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Entries in small business (8)


Small Business Apps

I’m always on the lookout for anything that I think will help out those marketers and small business owners that read my blog. And the other day, I received an email pointing me in the direction of the below infographic featuring some of the best applications for small business owners. So I decided to share it here.


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5 Ways to Scare off Potential Customers

Someone lands on your website, walks into your store, gets you on the phone, or emails you wanting more information on what you’re selling and how it will fill his or her need. What happens next will often mean the different between making a sale and losing one.

Here are five things to avoid if you want to make the sale:

1. Don’t greet them cordially

    The first thing you say or do can have the most impact on how the interaction will go. We all know that first impressions are important. When a customer is in the decision making process, getting treated like crap can be all it takes to make them walk away. Be courteous, enthusiastic, and helpful.

    2. Don’t answer their questions

      Too often the sales process is filled with canned responses and pitches. Learn to listen to what the customer is saying. They will tell you what they’re looking for, and what is important to them. That way you can respond with an answer customized to their questions or concerns. And answer them directly, don’t avoid the question because it’s difficult to answer or may not be what they want to hear.

      3. Don’t give them pricing

        Most people want to know the price right off the bat. In some cases, that’s difficult because pricing is based on options or custom quotes. But always offer at least a ballpark. Don’t avoid giving out pricing information in favor of collecting more information, otherwise you lose a percentage of customers before the conversation even starts. They will think you have something to hide, that the price will be a ‘gotcha’.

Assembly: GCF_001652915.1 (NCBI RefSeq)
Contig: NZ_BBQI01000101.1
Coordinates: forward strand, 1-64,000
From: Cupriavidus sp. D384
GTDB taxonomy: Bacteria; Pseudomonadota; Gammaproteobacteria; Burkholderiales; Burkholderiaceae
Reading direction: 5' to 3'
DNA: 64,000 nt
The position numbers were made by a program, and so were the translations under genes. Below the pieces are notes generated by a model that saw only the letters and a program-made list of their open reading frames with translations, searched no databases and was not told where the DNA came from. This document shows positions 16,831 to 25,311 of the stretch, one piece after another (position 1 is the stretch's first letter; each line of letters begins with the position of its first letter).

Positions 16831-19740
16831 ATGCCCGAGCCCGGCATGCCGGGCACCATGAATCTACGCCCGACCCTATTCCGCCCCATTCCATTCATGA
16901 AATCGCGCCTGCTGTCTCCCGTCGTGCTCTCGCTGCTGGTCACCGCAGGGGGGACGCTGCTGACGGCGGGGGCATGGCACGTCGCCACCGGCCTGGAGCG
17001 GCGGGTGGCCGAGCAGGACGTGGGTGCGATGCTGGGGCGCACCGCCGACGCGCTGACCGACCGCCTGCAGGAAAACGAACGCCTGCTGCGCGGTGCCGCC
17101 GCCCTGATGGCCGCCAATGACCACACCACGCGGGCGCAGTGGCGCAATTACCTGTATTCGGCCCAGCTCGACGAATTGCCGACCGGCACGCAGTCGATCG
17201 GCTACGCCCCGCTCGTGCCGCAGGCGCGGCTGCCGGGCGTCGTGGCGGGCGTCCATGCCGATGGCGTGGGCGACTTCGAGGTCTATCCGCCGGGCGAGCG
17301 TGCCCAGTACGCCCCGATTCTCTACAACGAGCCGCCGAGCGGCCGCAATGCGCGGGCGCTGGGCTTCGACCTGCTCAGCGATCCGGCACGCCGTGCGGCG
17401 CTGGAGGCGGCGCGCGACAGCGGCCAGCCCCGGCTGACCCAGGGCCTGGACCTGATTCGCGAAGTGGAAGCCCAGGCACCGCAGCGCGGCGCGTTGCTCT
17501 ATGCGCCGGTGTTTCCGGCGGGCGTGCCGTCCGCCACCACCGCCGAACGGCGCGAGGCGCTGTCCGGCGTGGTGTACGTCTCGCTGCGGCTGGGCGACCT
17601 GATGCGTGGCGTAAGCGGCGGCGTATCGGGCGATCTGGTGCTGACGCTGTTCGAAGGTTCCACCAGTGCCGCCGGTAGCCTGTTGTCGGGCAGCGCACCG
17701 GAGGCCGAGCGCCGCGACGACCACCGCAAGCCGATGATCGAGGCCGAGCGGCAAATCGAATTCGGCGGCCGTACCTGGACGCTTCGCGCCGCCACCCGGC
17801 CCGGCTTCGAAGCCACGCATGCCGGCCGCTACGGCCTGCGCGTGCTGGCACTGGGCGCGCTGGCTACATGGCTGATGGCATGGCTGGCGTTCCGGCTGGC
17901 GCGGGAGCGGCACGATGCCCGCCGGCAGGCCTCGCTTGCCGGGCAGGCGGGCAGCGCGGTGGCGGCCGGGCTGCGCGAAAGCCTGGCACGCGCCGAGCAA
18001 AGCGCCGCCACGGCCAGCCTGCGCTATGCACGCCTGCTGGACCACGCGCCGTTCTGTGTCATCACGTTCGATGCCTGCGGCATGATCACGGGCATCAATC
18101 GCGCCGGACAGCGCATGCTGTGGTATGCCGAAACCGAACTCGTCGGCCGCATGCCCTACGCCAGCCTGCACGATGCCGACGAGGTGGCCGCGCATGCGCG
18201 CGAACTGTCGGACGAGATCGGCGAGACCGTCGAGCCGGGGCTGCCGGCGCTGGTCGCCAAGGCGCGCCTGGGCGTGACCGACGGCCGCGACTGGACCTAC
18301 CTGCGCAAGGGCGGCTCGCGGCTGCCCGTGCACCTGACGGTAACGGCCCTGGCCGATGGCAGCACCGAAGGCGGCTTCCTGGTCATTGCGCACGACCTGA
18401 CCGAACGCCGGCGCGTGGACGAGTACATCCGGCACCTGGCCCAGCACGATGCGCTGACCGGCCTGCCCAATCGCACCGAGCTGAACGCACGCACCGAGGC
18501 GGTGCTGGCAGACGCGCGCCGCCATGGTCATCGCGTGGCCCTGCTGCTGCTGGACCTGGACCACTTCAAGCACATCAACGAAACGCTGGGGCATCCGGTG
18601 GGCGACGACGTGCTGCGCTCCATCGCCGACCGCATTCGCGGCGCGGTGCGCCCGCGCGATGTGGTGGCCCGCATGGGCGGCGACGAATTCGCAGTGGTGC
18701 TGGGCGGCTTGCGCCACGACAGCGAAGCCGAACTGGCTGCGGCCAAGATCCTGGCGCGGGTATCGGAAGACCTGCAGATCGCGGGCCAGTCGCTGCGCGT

4. Don’t support your pricing

          When you give them pricing, don’t give them pricing alone. Support your pricing with benefits and value. If your prices are higher than competitors, tell them why. Some people will shop on price alone, but most will shop on a combination of price and perceived benefit. Sell the pricing along with the value your product or service will provide.

          5. Don’t follow up

            The sale may not happen during that first interaction. Don’t worry. The key is a good follow up strategy. Keep track of customer interactions. Use email and phone follow up to keep your brand at the top of their mind. Ask them if they need any other information or help making the decision. This will often lead to sales down the road.


            How to Take a Marketing Sales Call

            If you’re a small business owner or marketer, you probably get annoyed at times with salespeople cold calling you to sell you on a new service or tool. In the marketing world, there are many agencies who are eager for new business. Many of them think that they can teach you something that you don’t already know or that they can undercut a service that you’re already using.

            Taking these calls gets tiring. And the immediate response when a new call comes in is to ignore it completely. But I find that more often than not, you can get something out of the call, even if you don’t end up purchasing or signing up for the service.

            Here’s what I recommend:

            1. Take the call
            2. Tell them you’re pressed for time and would like a quicker version of the pitch
            3. Ask them exactly how they will help you specifically, and don’t let them skirt around the question
            4. Make sure they know that you are the decision maker here, they’ll be much more likely to give you anything you ask for
            5. Tell them to follow up with an email describing the product or service
            6. Ask for free trials, info on competitors using the service, a complimentary review of your current practices

            My experience is that you will be able to tell whether or not you’re interested after 5 minutes on the phone. But if they’re willing to give you something for free, like a sample of their services or an industry report, it’s worth taking advantage of.

            In reality, only a small percentage of these calls will be able to offer you something that’s worth your while. But if you ignore them all, the good ones will never make it through.

            At the end of the day, my advice is to take more calls than not and give your business to the people who can identify specific areas and ways that they can make a difference. Then hold them to their promises.